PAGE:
The Department of Defense POW/Missing Personnel Office announced Sept. 28 that the remains of a serviceman, missing in action from the Korean War, have been identified and will be returned to his family for burial with full military honors.
Marine Pfc. Richard S. Gzik, of Toledo, Ohio, was buried Sept. 28, at Arlington National Cemetery near Washington, D.C.
On Dec. 2, 1950, Gzik and the other Marines of M Battery, 11th Artillery Regiment, 1st Marine Division, came under attack on the west side of the Chosin Reservoir in North Korea. It was during this battle that Gzik was killed in action and his remains were buried alongside the road leading to Hagaru-ri. Later that month, the withdrawal of U.N. forces from the Chosin Reservoir region made it impossible to recover Gzik’s remains.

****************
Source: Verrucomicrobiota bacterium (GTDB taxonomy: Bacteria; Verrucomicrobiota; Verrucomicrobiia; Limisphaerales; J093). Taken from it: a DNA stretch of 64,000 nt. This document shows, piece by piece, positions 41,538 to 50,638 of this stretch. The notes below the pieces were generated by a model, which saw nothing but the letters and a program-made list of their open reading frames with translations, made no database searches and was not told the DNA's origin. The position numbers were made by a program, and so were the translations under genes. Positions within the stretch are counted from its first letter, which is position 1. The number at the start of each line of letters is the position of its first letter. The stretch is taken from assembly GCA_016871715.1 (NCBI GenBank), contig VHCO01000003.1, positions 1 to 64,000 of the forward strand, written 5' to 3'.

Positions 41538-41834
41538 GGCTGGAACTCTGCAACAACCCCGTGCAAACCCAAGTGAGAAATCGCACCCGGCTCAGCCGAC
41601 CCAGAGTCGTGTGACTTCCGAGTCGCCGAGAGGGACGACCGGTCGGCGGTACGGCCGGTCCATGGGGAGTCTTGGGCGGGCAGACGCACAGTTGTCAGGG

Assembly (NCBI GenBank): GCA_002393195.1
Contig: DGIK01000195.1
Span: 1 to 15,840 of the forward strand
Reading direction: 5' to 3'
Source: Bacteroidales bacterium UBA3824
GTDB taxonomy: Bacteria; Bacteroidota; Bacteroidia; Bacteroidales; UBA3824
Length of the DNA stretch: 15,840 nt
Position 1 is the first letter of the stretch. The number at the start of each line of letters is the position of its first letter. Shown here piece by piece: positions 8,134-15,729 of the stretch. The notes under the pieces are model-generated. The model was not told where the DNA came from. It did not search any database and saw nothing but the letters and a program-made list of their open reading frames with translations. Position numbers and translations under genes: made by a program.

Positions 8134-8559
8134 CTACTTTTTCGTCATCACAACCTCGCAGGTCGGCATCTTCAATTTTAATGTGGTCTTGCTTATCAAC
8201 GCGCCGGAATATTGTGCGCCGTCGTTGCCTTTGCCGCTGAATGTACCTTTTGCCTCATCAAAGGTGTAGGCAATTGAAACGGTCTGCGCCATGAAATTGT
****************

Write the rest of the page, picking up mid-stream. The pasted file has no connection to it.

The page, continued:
In 1954, United Nations and Communist Forces exchanged the remains of war dead in what came to be called “Operation Glory.” All remains recovered in Operation Glory were turned over to the Army Central Identification Unit for analysis. Those which were unable to be identified, given the technology of that time, were interred as unknowns at the National Memorial Cemetery of the Pacific in Hawaii — the “Punchbowl.”
In 2012, analysts from the Joint POW/MIA Accounting Command (JPAC) re-examined the case records and determined that advances in technology could likely aid in the identification of the unknown remains as Gzik. Once the remains were exhumed, scientists from JPAC used circumstantial evidence and forensic identification tools, including dental records and radiographs, to validate Gzik’s identification.
Using modern technology, identifications continue to be made from remains that were previously buried as unknown. Today, 7,947 Americans remain unaccounted for from the Korean War.